A Tribute to Dr Neil Hogben FREng - The originator of Global Wave Statistics

We were sad to hear of the death of Neil Hogben, who died on 7th August 2019 at the age of 96. An indefatigable and single-minded researcher who imparted his keen enthusiasm to those working with him, Neil was the guiding force behind numerous research projects, an active member of many technical committees and contributor at conferences, and was responsible for some 200 reports and papers, as well as two major reference books. It was a pleasure and privilege to work with Neil during his long and distinguished career.

Neil in 1998 with a poster commemorating the 1944 liberation of Narni.
Neil in 1998 with a poster commemorating
the 1944 liberation of Narni.

Educated at St Paul's School London between 1937 and 1942, Neil was called up for war service in July 1942. He later wrote about his war experiences as an artillery signaller in Italy and Austria in an engaging war memoir entitled 'Memories of an Unknown Soldier: Recollections of Army Service during the 2nd World War'. Neil was demobbed on return to the UK in April 1947, and then studied for a BSc and PhD in the Naval Architecture Department of Newcastle University (which was then King's College, Durham). He is still remembered there as someone with a passion for old cars who carried out a lot of ship model tests.

Neil joined the National Physical Laboratory (NPL) Ship Division at Teddington in 1955, and moved to the new offices and ship model testing facilities at Feltham soon after they opened in 1959. He continued to work for Ship Division and its successor, the National Maritime Institute (NMI), until he retired from full time work in 1983, rising to the Scientific Civil Service rank of Deputy Chief Scientific Officer on his research merits. After retirement, Neil continued to work for the privatised NMI Ltd, and as a consultant to its successor, British Maritime Technology (BMT), until the mid-1990s.

Highlights of Neil's research career now follow, roughly in chronological order.

Ship Seakeeping Trials & Ocean Wave Statistics

Soon after joining Ship Division, Neil was invited to take part in a research programme on seagoing qualities of ships, undertaken jointly with three other UK research organisations. Neil joined the trials party on board the weather ship Weather Reporter. The ship was instrumented to measure wave heights and vessel motions, and was taken to the North Atlantic in the autumn of 1959. Similar work was done on the Cairndhu on passage to and from Montreal, with Neil again in the trials party, and on the research trawler Ernest Holt. These investigations resulted in important advances in defining sea conditions and modelling ship seakeeping behaviour. Thus began Neil's lifelong interest in the ocean wave environment.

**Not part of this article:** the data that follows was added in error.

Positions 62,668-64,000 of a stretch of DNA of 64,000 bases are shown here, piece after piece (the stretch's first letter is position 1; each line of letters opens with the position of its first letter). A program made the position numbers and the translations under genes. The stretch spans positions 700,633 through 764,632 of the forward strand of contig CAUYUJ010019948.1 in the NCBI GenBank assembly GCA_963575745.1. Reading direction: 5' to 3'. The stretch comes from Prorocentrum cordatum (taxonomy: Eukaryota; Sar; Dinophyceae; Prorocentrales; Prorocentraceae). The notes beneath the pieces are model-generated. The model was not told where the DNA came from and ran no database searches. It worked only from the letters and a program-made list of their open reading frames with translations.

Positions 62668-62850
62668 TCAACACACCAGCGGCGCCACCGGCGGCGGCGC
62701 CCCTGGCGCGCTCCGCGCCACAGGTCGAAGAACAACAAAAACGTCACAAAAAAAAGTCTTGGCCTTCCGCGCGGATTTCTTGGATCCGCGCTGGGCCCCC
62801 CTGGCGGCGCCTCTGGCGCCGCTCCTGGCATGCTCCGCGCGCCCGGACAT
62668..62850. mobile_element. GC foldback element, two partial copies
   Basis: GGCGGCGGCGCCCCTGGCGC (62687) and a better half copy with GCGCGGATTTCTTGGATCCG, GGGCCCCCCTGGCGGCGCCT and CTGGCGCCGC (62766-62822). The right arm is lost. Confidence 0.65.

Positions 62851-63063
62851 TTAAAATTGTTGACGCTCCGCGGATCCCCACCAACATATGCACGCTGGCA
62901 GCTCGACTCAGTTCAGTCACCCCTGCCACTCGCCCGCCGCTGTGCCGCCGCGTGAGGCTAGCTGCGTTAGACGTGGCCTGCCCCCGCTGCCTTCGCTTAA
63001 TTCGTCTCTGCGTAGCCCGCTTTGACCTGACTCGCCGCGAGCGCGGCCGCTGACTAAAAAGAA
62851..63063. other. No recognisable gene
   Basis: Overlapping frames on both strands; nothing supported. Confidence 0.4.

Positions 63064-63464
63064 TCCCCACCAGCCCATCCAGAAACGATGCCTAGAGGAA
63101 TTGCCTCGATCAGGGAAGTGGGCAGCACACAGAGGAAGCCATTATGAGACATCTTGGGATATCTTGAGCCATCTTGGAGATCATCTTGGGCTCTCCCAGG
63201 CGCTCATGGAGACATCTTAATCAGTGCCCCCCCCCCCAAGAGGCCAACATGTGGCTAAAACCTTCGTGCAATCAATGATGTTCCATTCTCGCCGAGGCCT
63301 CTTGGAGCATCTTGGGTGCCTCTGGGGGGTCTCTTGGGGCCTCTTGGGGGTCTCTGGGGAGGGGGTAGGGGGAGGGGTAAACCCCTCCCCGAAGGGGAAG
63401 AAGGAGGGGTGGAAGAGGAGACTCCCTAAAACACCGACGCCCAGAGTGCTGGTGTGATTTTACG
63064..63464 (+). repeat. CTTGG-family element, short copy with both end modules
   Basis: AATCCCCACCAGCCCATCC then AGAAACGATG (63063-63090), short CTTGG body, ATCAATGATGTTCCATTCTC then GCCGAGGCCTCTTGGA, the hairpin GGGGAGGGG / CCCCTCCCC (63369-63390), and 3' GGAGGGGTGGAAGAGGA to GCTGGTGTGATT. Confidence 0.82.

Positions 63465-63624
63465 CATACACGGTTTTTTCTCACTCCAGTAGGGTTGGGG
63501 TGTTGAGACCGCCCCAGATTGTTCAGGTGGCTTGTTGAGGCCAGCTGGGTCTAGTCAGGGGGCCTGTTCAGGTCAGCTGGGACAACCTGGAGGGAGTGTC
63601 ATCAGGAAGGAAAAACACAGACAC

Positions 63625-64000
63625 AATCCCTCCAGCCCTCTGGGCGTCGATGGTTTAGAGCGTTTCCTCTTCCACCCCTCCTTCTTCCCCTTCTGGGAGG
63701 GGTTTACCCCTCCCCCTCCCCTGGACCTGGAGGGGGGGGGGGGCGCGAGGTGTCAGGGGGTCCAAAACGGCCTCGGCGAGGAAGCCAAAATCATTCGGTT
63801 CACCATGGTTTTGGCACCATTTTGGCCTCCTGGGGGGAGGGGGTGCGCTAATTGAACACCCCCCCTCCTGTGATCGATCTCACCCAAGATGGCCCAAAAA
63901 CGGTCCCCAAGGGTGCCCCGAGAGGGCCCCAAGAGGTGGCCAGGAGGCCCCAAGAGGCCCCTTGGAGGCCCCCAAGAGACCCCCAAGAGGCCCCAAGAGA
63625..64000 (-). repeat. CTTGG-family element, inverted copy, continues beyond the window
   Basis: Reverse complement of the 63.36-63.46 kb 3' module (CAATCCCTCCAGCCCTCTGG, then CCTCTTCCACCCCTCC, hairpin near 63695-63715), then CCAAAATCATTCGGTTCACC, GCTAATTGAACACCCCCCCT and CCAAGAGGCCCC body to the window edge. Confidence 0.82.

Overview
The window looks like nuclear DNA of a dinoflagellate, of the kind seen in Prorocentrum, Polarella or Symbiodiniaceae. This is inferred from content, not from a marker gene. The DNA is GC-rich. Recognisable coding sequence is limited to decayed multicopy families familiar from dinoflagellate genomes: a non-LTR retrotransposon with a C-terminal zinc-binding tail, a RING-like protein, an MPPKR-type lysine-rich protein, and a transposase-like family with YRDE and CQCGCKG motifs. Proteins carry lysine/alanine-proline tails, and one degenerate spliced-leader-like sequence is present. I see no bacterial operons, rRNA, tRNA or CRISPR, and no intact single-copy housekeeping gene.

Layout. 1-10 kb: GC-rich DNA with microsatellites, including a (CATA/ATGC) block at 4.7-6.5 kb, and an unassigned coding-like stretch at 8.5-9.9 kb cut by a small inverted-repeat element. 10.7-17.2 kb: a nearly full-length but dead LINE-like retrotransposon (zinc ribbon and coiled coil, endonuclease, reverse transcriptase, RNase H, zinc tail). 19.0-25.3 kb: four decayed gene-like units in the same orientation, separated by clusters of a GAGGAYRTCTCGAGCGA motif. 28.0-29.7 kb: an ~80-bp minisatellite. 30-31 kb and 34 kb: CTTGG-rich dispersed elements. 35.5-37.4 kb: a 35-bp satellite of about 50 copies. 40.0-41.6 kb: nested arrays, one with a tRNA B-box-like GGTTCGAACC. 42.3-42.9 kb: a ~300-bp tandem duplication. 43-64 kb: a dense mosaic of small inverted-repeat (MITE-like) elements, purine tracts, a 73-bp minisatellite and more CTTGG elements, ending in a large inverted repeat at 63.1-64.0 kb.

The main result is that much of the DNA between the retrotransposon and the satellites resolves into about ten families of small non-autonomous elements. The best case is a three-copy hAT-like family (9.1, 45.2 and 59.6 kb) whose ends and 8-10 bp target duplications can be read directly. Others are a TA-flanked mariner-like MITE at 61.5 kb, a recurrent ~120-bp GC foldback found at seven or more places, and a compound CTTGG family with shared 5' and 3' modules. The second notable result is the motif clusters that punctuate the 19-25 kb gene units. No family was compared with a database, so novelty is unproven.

A follow-up research programme started in 1961 with the aim of providing statistical information on wind and wave conditions worldwide, especially on shipping routes and fishing grounds, and also (with hovercraft in mind) in coastal areas. The information would come from weather ships and visual on-board observations from ships in routine operation. Visual wind and wave data were becoming available by this time along many of the main world shipping routes. Neil, with help from Ewing, began work on assembling and collating this vast body of data into a book, eventually published as 'Ocean Wave Statistics' by Hogben & Lumb in 1967. This book became the definitive source of sea state data for many years, representing average conditions likely to be encountered at any time of year in most sea areas around the world.

Hovercraft Hydrodynamics

The National Research and Development Corporation (NRDC) placed an order with Saunders-Roe in 1958 to build the world's first prototype hovercraft, and SR-N1 crossed the English Channel in July 1959. The UK Ministry of Aviation subsequently, in 1961, placed a major contract with Ship Division for a programme of research into the hydrodynamic behaviour of hovercraft, with Neil leading the investigation. Novel model towing arrangements, powering and instrumentation had to be developed, and investigations took place into hovercraft wavemaking resistance and its dependence on trim angle and other parameters. The next five years saw further extensive studies on cushion wavemaking, jet and skirt behaviour in calm water, and further experiments on models in waves. Tests also took place in shallow water, representing conditions that a hovercraft would encounter as it approached a terminal. The MoA contract came to an end in 1964, but research and testing continued for a further few years. Hogben & Everest presented their findings in 1967, in an Aeronautical Research Council report and in papers published by the Royal Institution of Naval Architects (RINA) and Advances in Hydroscience.